We all do it differently but I apply high build right over the 150 scratches,
guide coat and sand with 600 till everything is smooth.
It's a big jump from the 150 to the 600 but it works for me, but I also allow
my primers to dry at least 2 days before blocking.
Sanding with 600 is to fine to straighten so a soft block works just as well
JC

(It's not custom painting-it's custom sanding)



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PostPosted: Thu Sep 09, 2021 11:51 am
:goodpost: also remember not to put to much force on the sanding block, especially on large flat surfaces let the paper cut and keep it fresh.
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PostPosted: Thu Sep 09, 2021 12:10 pm
Going by your pic it looks like the blaster was clueless and destroyed your hood, unless you had kids jumping on it. I'd be ringing the blaster's neck. Been blasting for decades and never warped a panel. I own a resto and custom paint shop and have only been doing this for four decades. I'd find another hood or skimcoat that hood and start blocking. I don't have the time for the latter in my shop. By the way, warpage from blasting has nothing to do with heat. It is a myth perpetuated by the uneducated.

I use the longest block I can given the area. Also have many custom made blocks.

Forget the BC/CC black. Shoot single stage. If you want added depth then cocktail the last coat or coats with clear.

I often prime with PPG CRE epoxy. High build, block sands easily and is in the commercial line which is less expensive than the automotive line. Never gets any mention on hobby sites. Virtually the same as PPG 2050. Call your local rep.

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PostPosted: Thu Sep 09, 2021 12:53 pm
JCCLARK wrote:Be careful using that long block in your picture, if not used properly
you'll get flat spots on a curved surface, that's what usually happens...

You can still get it just as straight with a shorter block if you use long strokes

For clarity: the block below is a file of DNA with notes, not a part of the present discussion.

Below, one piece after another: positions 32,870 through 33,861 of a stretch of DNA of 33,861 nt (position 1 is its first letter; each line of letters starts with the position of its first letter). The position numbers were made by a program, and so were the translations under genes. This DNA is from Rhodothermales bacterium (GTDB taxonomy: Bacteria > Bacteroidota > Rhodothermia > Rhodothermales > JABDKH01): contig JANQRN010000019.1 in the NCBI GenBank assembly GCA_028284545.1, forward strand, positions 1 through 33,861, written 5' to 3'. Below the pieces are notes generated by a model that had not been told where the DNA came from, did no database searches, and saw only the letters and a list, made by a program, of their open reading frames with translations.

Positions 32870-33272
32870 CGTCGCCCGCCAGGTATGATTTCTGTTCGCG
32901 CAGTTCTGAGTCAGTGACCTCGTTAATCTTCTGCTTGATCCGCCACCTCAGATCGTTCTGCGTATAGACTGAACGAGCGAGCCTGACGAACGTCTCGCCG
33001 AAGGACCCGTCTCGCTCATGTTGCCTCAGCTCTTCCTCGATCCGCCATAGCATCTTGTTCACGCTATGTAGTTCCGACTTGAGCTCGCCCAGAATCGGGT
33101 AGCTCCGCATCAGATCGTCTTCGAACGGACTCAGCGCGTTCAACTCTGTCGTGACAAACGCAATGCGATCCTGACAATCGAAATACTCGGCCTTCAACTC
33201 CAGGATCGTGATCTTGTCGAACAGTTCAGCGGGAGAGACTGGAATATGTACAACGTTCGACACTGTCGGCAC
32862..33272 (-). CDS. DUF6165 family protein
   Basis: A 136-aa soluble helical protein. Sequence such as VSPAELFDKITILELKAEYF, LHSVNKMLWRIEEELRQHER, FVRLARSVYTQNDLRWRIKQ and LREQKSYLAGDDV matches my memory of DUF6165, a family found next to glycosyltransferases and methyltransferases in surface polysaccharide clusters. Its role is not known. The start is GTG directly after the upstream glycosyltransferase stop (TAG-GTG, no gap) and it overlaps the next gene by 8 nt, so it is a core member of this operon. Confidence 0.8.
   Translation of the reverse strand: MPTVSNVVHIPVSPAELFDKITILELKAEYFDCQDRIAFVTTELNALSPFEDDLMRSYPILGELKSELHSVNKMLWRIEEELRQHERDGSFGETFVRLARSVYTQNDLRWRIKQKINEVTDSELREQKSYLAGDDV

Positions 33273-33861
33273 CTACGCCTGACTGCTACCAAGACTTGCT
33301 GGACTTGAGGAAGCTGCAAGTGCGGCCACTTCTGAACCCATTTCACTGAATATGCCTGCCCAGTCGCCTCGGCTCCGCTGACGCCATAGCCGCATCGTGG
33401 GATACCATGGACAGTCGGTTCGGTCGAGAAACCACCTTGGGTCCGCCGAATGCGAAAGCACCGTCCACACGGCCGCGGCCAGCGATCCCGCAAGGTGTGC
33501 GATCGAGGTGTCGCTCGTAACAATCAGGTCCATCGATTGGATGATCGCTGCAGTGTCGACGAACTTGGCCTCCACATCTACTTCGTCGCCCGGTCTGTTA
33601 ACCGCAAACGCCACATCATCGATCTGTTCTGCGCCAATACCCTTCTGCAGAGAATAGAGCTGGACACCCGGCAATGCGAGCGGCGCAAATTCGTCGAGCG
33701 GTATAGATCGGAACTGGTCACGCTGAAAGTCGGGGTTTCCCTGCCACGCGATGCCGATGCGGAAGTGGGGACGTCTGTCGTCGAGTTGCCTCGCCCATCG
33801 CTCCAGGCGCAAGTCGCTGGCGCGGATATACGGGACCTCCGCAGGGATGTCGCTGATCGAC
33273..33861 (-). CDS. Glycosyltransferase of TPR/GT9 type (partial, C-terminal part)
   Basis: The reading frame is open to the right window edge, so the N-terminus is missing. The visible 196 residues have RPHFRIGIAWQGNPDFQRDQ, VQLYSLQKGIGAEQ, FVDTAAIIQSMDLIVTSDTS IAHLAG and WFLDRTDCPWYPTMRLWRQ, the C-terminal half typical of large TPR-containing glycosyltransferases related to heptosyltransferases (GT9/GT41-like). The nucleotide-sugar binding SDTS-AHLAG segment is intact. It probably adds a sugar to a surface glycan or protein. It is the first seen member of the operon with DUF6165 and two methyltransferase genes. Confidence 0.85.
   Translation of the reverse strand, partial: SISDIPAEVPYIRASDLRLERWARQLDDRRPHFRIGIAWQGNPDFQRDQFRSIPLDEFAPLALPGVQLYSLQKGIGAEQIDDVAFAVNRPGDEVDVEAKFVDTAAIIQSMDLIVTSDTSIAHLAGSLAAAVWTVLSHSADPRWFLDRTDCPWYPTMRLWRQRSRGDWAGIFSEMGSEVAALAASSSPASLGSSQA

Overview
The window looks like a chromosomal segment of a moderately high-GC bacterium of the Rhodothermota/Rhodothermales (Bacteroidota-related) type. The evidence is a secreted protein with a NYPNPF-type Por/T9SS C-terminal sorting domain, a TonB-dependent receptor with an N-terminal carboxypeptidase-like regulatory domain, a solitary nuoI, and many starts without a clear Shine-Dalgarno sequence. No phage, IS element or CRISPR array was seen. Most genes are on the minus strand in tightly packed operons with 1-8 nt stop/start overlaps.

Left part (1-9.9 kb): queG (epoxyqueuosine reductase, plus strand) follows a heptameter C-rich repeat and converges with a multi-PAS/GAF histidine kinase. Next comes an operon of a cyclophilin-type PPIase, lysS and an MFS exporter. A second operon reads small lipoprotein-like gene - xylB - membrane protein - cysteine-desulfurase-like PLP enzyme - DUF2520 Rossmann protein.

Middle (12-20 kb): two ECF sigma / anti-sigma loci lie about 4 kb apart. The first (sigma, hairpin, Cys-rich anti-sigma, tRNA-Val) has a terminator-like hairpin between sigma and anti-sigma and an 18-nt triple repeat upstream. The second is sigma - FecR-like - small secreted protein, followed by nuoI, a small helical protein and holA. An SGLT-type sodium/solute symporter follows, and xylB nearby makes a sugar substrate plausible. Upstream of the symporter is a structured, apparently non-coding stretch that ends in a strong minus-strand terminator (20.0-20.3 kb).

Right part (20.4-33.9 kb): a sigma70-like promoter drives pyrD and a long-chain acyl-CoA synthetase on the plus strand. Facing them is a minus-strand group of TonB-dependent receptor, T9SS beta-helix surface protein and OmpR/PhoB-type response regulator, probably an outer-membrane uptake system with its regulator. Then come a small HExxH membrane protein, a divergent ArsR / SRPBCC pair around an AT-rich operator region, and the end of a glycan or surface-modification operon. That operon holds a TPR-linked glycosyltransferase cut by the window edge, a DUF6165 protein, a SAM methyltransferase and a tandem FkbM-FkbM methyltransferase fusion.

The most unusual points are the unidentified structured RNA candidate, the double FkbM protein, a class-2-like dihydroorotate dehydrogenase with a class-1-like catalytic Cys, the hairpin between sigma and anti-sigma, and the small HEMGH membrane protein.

with a coarse paper like your 180 grit, even 150 works better.
We all do it differently but I apply high build right over the 150 scratches,
guide coat and sand with 600 till everything is smooth.
It's a big jump from the 150 to the 600 but it works for me...
Sanding with 600 is to fine to straighten so a soft block works just as well


Thanks JC, just to clarify, you block with 150, shoot another coat of HB, then straight to 600

Or, block with 150, then go straight to 600?

And I am being pretty aware of using my long block and the direction that I use it in. I actually start with the shorter block, then finish off with the longer block in the area that it fits without too much bending pressure.
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PostPosted: Thu Sep 09, 2021 12:57 pm
ScottB wrote:Going by your pic it looks like the blaster was clueless and destroyed your hood, unless you had kids jumping on it. I'd be ringing the blaster's neck. Been blasting for decades and never warped a panel. I own a resto and custom paint shop and have only been doing this for four decades. I'd find another hood or skimcoat that hood and start blocking...


Scott, I am curious why you say that the blaster ruined my hood. I did have another "expert" blaster screw up a pretty rare 61 C10 cateye hood - my fault for trusting them.

I thought that this one came out pretty well.

Just wondering what picture shows it so bad as I am just a weekend part time rookie at this stuff.
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PostPosted: Thu Sep 09, 2021 2:07 pm
OldFatBald wrote:Thanks JC, just to clarify, you block with 150, shoot another coat of HB, then straight to 600.


Yes, and I usually spray 2 to 3 coats with a guide coat
before sanding with 600,
Filling 150 scratches you really need to give it a day or 2
to shrink down before sanding smooth.
JC

(It's not custom painting-it's custom sanding)